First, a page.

Advising Pattern Core Requirements: 6 units

The following courses, or their approved transfer equivalents, are required depending upon the advising pattern chosen. Students must select one of the following advising patterns for the completion of the major course requirements.

Watershed Advising Pattern: 6 units

2 courses required:

SUBJ NUM Title Sustainable Units Semester Offered Course Flags
Prerequisites: MATH 120; either PHYS 202A or PHYS 204A.
A survey of the processes governing uplift and denudation of landscapes, including isostasy, chemical and physical weathering, mass movements, surface water erosion, formation of channels, and flow and sediment transport. 2 hours lecture, 3 hours laboratory. (004152)
Prerequisites: GEOS 380 or prior hydrology course work and consent of instructor.
A survey of the hydrologic processes governing the movement and storage of water at the watershed scale. Emphasis is on computer-based methods for characterizing the physical framework and quantifying the resultant hydrology in terms of its temporal and spatial variability. 2 hours lecture, 3 hours laboratory. (004161)

Hydrogeology Advising Pattern: 6 units

2 courses required:

SUBJ NUM Title Sustainable Units Semester Offered Course Flags
Prerequisites: GEOS 203 and GEOS 306 (both may be taken concurrently), or faculty permission.
Basic concepts of stratigraphy. Methods of strata description, correlation, mapping, and interpretation. Sedimentary tectonics and lithic associations. Graphic representation of data. 2 hours discussion, 3 hours laboratory. (004081)
Prerequisites: CHEM 112; GEOS 330 or faculty permission; MATH 120; either PHYS 202B or PHYS 204C.
Physical principles, theory and analysis techniques for computer modeling in the geosciences. Methods of estimation and error analysis, boundary values and initial conditions, steady-state and time-dependent models. Emphasis on problems relating to air and water pollution and hydrologic cycle. 3 hours discussion. (004163)

Electives Requirement:

To complete the total units required for the bachelor's degree, select additional elective courses from the total University offerings. You should consult with an advisor regarding the selection of courses which will provide breadth to your University experience and possibly apply to a supportive second major or minor.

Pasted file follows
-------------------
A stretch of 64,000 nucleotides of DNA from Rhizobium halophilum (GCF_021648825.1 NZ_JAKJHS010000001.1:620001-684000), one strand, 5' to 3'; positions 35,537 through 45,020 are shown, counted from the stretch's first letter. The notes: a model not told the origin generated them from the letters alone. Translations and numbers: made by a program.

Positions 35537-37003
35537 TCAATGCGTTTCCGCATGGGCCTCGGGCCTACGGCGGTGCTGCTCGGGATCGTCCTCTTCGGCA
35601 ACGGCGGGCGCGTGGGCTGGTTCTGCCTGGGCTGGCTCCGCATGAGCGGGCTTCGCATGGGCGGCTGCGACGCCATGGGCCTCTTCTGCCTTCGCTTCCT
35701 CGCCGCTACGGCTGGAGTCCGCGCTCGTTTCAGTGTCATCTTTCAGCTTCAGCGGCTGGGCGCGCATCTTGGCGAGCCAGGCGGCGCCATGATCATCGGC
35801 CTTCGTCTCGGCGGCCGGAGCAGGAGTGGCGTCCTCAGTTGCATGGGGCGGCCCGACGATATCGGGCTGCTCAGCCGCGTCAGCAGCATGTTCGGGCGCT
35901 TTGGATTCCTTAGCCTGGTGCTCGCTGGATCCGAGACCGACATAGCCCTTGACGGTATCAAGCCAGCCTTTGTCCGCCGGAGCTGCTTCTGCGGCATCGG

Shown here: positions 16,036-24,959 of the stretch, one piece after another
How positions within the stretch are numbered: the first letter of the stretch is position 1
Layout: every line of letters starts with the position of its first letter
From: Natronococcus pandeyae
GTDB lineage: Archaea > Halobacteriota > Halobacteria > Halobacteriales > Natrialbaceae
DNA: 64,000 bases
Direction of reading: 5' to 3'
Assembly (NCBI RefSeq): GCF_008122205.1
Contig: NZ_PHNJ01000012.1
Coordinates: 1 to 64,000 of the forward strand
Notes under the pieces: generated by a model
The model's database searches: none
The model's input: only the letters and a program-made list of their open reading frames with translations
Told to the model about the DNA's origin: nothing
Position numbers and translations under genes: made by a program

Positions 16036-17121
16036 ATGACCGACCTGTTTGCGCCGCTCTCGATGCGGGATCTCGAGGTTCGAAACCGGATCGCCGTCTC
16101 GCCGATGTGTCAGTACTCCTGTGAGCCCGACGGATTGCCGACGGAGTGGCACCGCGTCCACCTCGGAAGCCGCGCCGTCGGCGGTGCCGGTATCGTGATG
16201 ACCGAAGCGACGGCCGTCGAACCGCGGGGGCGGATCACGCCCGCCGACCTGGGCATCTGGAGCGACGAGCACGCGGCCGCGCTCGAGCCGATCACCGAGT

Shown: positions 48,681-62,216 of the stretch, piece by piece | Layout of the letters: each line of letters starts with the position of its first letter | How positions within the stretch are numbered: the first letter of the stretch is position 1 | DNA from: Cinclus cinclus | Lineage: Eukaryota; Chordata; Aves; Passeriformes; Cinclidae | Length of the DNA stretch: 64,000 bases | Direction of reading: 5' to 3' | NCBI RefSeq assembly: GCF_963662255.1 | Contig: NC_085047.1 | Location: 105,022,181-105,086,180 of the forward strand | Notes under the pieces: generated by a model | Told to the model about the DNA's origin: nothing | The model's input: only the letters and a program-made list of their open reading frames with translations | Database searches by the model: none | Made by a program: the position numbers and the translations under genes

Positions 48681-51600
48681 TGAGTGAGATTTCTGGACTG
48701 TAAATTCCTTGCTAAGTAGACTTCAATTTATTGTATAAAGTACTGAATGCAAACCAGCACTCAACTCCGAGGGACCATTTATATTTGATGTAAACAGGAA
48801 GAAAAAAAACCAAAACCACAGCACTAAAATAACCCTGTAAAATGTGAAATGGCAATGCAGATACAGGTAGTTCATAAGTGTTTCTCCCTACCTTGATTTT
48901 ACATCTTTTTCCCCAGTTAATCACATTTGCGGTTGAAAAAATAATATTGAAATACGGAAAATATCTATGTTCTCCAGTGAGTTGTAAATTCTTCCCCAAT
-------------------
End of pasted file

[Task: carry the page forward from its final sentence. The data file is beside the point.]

Grading Requirement:

All courses taken to fulfill major course requirements must be taken for a letter grade except those courses specified by the department as Credit/No Credit grading only.

Advising Requirement:

Advising is mandatory for all majors in this degree program. Consult your undergraduate advisor for specific information.

Honors in the Major:

Honors in the Major is a program of independent work in your major. It requires 6 units of honors course work completed over two semesters.

The Honors in the Major program allows you to work closely with a faculty mentor in your area of interest on an original performance or research project. This year-long collaboration allows you to work in your field at a professional level and culminates in a public presentation of your work. Students sometimes take their projects beyond the University for submission in professional journals, presentation at conferences, or academic competition. Such experience is valuable for graduate school and professional life. Your honors work will be recognized at your graduation, on your permanent transcripts, and on your diploma. It is often accompanied by letters of commendation from your mentor in the department or the department chair.

Some common features of Honors in the Major program are:

  1. You must take 6 units of Honors in the Major course work. All 6 units are honors classes (marked by a suffix of H), and at least 3 of these units are independent study (399H, 499H, 599H) as specified by your department. You must complete each class with a minimum grade of B.
  2. You must have completed 9 units of upper-division course work or 21 overall units in your major before you can be admitted to Honors in the Major. Check the requirements for your major carefully, as there may be specific courses that must be included in these units.
  3. Your cumulative GPA should be at least 3.5 or within the top 5% of majors in your department.
  4. Your GPA in your major should be at least 3.5 or within the top 5% of majors in your department.
  5. Most students apply for or are invited to participate in Honors in the Major during the second semester of their junior year. Then they complete the 6 units of course work over the two semesters of their senior year.
  6. Your honors work culminates with a public presentation of your honors project.

While Honors in the Major is part of the Honors Program, each department administers its own program. Please contact your major department or major advisor to apply.

Catalog Cycle:13